28th September 1745 Drury Lane Theatre sings the first God Save the King

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1745 Drury Lane Theatre Royal

The first time “God Save the King” is sung.

Who and Why?

Prince Charles Edward Stuart (The Young Pretender) had just managed to defeat King George II.  The lead musicians at the Theatre Royal, Drury Lane, caught the patriotic urge as the news had excited many and wrote “God Save The King”. It was played after a Theatre performance and was repeated each evening due to its popularity. This soon spread to other Theatres and when Royalty came to a building. It became the National Anthem.

The Alchemy that went on stage

Co-incidentally, it seems the play, “The Alchemist”, by Ben Johnson was performed in the Theatre Royal Drury Lane on this day 1745. The play was written in 1610 and has stood the test of time. Some debate that he was never given as much recognition as he should have been. The Genius in his plots, characters, wit.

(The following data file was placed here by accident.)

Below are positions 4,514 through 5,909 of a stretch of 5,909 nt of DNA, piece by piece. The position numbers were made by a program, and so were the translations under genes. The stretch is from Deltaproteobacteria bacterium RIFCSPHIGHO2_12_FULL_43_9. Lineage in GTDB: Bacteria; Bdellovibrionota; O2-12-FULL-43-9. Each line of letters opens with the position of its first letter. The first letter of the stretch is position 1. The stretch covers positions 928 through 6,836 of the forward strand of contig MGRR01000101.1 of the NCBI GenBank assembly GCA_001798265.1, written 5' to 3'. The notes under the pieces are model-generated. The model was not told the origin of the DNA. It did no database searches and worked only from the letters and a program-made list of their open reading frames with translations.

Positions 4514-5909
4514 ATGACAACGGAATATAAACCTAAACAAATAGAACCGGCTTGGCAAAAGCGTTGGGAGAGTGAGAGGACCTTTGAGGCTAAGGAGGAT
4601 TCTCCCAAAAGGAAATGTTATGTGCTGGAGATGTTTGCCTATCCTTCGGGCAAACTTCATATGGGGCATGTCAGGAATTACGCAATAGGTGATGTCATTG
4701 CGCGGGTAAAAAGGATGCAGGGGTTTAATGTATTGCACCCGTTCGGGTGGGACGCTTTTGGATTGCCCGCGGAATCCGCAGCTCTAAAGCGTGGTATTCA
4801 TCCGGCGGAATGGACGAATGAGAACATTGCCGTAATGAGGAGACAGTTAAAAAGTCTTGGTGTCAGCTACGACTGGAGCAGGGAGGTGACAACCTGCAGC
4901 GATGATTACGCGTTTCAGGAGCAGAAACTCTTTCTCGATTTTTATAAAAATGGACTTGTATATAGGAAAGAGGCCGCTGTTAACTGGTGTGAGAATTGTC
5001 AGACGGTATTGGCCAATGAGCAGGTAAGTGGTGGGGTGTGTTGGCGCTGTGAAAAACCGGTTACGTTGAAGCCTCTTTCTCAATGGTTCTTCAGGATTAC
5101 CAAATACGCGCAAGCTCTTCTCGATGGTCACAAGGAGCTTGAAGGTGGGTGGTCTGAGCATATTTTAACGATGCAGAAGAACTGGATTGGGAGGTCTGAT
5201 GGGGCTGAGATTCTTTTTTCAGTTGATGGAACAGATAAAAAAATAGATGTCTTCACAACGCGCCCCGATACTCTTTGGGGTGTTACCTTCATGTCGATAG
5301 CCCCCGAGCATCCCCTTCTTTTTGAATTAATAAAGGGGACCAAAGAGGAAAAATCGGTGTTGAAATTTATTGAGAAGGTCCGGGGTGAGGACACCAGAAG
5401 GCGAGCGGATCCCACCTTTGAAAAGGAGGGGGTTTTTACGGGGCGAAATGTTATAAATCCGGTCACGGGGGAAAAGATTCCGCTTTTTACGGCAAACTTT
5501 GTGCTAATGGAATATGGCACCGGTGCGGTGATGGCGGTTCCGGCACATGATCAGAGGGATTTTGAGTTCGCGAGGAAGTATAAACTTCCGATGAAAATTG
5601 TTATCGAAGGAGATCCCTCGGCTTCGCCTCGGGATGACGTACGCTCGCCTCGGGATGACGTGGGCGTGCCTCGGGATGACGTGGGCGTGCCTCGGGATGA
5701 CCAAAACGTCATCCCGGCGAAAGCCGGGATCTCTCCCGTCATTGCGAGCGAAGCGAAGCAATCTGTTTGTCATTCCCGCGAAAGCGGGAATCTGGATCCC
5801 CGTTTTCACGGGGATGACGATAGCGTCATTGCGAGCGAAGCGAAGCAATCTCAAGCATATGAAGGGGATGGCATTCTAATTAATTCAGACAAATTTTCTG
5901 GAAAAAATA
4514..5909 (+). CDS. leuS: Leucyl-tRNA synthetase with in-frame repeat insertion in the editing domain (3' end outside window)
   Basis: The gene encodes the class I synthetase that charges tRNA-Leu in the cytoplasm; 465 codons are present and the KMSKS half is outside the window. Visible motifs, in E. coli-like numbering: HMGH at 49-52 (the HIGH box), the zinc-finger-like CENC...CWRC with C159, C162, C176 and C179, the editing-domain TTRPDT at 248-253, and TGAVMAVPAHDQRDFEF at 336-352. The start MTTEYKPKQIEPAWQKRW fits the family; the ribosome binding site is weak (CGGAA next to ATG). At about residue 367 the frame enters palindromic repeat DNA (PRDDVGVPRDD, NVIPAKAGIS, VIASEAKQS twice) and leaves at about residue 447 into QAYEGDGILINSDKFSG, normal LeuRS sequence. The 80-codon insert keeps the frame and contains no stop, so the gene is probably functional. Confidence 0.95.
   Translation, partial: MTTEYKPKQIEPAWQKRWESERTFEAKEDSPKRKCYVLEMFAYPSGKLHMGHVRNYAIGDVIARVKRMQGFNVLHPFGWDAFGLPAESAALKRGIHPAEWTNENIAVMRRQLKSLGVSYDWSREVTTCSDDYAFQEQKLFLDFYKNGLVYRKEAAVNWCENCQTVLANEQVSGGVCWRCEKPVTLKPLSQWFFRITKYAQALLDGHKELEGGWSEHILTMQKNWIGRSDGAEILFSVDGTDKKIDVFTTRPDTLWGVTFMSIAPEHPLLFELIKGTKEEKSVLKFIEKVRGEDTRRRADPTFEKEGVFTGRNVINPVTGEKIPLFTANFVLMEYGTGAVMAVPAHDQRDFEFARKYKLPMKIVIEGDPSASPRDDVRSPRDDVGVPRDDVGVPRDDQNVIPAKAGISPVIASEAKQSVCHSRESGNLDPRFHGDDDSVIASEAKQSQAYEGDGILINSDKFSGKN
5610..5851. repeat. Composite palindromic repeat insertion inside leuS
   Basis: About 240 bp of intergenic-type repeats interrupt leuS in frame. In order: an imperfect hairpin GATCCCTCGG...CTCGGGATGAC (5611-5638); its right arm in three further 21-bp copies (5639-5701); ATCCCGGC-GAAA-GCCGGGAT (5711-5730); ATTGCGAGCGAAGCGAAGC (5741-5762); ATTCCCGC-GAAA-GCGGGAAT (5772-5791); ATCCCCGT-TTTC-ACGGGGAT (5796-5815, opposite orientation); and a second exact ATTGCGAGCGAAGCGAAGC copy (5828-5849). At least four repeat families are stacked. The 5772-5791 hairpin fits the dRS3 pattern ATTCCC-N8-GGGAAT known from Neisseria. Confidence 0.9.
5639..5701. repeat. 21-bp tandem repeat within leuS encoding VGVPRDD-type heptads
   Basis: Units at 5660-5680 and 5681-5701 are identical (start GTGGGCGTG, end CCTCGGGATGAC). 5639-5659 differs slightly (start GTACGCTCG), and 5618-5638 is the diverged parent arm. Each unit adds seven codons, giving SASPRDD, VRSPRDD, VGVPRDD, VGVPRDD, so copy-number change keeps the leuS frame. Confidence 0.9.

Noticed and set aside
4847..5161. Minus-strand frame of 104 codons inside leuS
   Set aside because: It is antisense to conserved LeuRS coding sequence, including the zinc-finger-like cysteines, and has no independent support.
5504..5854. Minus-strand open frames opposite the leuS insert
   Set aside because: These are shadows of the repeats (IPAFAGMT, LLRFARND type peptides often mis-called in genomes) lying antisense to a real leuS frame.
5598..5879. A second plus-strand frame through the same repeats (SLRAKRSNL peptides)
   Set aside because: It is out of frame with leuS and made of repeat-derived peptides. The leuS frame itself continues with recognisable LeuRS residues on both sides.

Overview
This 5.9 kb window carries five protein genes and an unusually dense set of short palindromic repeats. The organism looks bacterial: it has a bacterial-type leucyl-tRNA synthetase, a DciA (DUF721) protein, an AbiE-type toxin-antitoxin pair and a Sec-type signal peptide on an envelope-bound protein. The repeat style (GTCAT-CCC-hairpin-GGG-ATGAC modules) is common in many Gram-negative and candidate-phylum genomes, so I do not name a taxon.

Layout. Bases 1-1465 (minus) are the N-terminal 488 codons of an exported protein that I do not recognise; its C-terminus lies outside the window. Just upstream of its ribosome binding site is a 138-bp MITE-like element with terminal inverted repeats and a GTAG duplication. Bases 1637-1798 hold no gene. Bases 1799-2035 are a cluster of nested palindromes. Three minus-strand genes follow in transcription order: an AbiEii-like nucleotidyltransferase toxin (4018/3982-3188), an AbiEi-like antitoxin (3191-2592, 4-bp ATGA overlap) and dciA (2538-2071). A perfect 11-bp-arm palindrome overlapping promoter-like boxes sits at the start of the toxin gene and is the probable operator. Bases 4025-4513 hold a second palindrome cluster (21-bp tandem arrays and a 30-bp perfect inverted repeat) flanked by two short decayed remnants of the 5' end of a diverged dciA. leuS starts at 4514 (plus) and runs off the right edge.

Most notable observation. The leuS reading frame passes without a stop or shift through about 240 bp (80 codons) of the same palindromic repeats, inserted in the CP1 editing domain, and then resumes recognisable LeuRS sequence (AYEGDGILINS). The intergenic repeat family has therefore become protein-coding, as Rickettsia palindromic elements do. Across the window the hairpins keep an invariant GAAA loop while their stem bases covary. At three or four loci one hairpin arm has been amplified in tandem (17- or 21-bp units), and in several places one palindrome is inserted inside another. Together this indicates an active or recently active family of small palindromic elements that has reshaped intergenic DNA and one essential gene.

It is about 3 con men, “Dol Common”, “Subtle” and “Captain Face”. Set around the area of Blackfriars where masters of the place temporarily left home, to cleaner country air because of the plague, and how the opportunists carry on. This particular story sees Lovewit the Master entrust his home to the Butler who becomes “Captain Face”.  Johnson Satirises the con men and enables people to identify with common traits people of that nature would have and the situations their victims would fall into.

Some of the names of the other characters ignite the imagination.

Dapper, Kastrill,  Deacon Ananias – from Amsterdam,  Dame Pliant, Abel “Nab” Drugger”,    Sir Epicure Mammon, Sir Pertinax Surly.


The resources on the link below, include the written out play in the original language.


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